The order appended a list of designated essential services , based on federal guidance and amended to reflect the needs of Massachusetts’ unique economy, including

“Construction Workers who support the construction, operation, inspection, and maintenance of construction sites and construction projects (including housing construction)”

“Workers – including contracted vendors – involved in the construction of critical or strategic infrastructure including public works construction, airport operations, water, sewer, gas, electrical, nuclear, oil refining and other critical energy services, roads and highways, public transportation, solid waste collection and removal, and internet, and telecommunications systems (including the provision of essential global, national, and local infrastructure for computing services)”

“Workers who maintain, ensure, or restore the reliable generation, transmission, and distribution of electric power”

“Workers to ensure continuity of building functions”

The industry therefore largely interpreted the order to mean that most construction work was deemed a COVID-19 Essential Service and would be permitted to continue unimpeded.
Notably, the order also provided that it:

“supersedes and makes inoperative any order or rule issued by a municipality that will or might in any way impede or interfere with the achievement of the objectives of this Order. With respect to work or travel in particular, any order or rule issued by a municipality is hereby made inoperative to the extent: (1) such municipal order or rule will or might interfere with provisions of this Order ensuring the continued operations of COVID-19 Essential Services; or (2) such municipal order or rule will or might interfere with the free travel anywhere within the Commonwealth of any person who is a member of any COVID-19 Essential Workforce where such travel is made in connection with the ongoing operation of COVID-19 Essential Services.”

On its face, this order appeared to supersede and render inoperative prior directives from municipalities, including the City of Boston, which had ordered a systematic shut down of most construction work. Industry participants quickly appealed to the Governor’s Office for clarification.


Yesterday, March 25, 2019, the Governor’s Office, through its Chief Legal Counsel, issued written guidance regarding the effect of the March 23 emergency order insofar as the order intersects with municipal efforts to address the COVID-19 crisis.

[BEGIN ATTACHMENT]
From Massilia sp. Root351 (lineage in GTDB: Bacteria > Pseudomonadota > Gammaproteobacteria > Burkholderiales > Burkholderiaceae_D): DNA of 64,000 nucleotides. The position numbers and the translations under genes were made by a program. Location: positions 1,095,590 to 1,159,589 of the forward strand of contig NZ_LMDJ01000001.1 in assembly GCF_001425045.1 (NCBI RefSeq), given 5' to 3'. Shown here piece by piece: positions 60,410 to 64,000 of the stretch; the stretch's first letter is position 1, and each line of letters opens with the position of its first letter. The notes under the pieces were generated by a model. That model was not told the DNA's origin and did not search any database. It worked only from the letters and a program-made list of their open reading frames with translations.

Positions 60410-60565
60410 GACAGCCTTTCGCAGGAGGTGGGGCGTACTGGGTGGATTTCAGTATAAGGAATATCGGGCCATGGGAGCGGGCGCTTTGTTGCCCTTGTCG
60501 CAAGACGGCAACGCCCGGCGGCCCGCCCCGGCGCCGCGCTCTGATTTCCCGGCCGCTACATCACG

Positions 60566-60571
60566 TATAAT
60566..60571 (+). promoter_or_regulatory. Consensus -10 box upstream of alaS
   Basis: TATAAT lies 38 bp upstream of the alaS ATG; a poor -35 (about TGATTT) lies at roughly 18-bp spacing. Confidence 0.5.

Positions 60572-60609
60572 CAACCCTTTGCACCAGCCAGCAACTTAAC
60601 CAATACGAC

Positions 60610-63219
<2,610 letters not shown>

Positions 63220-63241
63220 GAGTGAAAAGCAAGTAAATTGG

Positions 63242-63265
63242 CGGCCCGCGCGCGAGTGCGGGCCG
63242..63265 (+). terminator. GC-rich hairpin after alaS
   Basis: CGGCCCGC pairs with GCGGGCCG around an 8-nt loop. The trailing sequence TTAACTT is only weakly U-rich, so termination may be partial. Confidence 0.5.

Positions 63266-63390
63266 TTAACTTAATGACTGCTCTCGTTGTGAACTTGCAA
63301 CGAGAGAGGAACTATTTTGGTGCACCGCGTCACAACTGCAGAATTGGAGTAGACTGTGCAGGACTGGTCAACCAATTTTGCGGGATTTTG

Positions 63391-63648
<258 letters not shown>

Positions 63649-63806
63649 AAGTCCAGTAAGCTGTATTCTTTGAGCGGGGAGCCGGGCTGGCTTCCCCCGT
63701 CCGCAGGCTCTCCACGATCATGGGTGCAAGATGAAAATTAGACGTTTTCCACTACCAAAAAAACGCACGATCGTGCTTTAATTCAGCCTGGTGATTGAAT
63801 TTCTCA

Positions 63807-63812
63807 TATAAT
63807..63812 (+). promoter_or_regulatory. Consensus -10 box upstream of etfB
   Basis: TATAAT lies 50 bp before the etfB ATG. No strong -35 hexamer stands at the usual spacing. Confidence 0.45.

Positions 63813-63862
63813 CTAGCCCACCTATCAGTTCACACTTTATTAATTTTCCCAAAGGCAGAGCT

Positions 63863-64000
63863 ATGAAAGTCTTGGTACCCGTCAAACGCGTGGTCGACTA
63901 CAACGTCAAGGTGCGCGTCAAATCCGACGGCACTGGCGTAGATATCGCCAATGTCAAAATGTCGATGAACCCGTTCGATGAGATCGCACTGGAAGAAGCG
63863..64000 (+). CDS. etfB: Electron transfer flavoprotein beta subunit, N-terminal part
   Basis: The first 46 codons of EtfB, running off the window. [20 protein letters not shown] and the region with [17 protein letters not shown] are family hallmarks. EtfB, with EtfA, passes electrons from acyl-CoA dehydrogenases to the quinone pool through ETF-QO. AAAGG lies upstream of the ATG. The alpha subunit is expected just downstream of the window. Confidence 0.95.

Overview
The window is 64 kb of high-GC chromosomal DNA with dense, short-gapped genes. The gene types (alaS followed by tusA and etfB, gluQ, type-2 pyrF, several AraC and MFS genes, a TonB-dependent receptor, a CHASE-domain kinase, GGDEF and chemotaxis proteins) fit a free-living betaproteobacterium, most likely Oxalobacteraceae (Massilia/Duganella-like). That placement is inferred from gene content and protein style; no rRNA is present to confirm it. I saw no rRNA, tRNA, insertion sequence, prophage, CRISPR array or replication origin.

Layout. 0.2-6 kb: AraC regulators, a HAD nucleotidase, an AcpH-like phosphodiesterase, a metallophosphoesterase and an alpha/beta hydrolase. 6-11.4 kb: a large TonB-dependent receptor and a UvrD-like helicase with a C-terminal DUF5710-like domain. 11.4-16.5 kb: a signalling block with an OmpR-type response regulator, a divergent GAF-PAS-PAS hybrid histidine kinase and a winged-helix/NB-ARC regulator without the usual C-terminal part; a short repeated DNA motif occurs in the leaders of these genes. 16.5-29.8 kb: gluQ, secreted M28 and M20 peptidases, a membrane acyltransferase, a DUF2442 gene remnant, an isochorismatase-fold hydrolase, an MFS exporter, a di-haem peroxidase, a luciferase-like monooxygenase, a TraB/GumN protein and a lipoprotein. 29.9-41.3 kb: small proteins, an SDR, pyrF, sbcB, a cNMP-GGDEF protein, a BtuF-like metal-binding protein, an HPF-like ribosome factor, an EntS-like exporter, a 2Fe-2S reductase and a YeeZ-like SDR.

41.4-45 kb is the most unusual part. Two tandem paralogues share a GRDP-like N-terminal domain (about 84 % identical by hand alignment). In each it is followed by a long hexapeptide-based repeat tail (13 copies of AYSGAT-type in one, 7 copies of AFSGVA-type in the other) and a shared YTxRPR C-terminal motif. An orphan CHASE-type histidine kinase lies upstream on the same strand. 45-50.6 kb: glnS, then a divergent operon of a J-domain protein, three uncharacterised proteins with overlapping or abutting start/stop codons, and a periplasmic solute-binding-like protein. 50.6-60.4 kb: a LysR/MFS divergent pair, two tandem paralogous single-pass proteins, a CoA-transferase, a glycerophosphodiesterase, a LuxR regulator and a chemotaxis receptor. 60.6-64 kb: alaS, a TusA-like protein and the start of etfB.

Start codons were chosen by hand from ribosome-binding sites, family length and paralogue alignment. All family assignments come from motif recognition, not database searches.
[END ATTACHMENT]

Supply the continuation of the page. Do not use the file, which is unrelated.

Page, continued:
Importantly, the guidance provides that “all construction projects are to continue operations during the state of emergency, but to do so with allowance for social distancing protocols consistent with guidance provided from the Department of Public Health … Local policies, regulations, or directives that provide otherwise are in direct conflict with the Order and should be withdrawn … construction projects should continue as long as they observe social distancing protocols and otherwise can continue to operate safely.”

According to this guidance, Massachusetts cities and towns may not impose a ban on construction and may not order work to cease on existing projects, as such actions are in violation of the emergency order.  However, all projects in the Commonwealth must adopt and implement COVID-19 Guidelines and Procedures for all Construction Sites and Workers at all Public Work , which are enclosed with the letter.

Industry participants are cautioned that, until cities and towns take formal action to withdraw the orders currently in place, the restrictions in cities such as Boston will remain in effect. The situation remains fluid and there is likely to be further, imminent instruction from city and state authorities. Indeed, just a few hours after the Governor’s Office released its guidance, the City of Boston responded with its own bulletin , stating that, “[d]ue to the public health emergency in Boston and across the Commonwealth of Massachusetts, this pause is still in effect until further notice.

The Mirick O’Connell Construction Practice Group will continue to monitor these events.   
Construction Law Group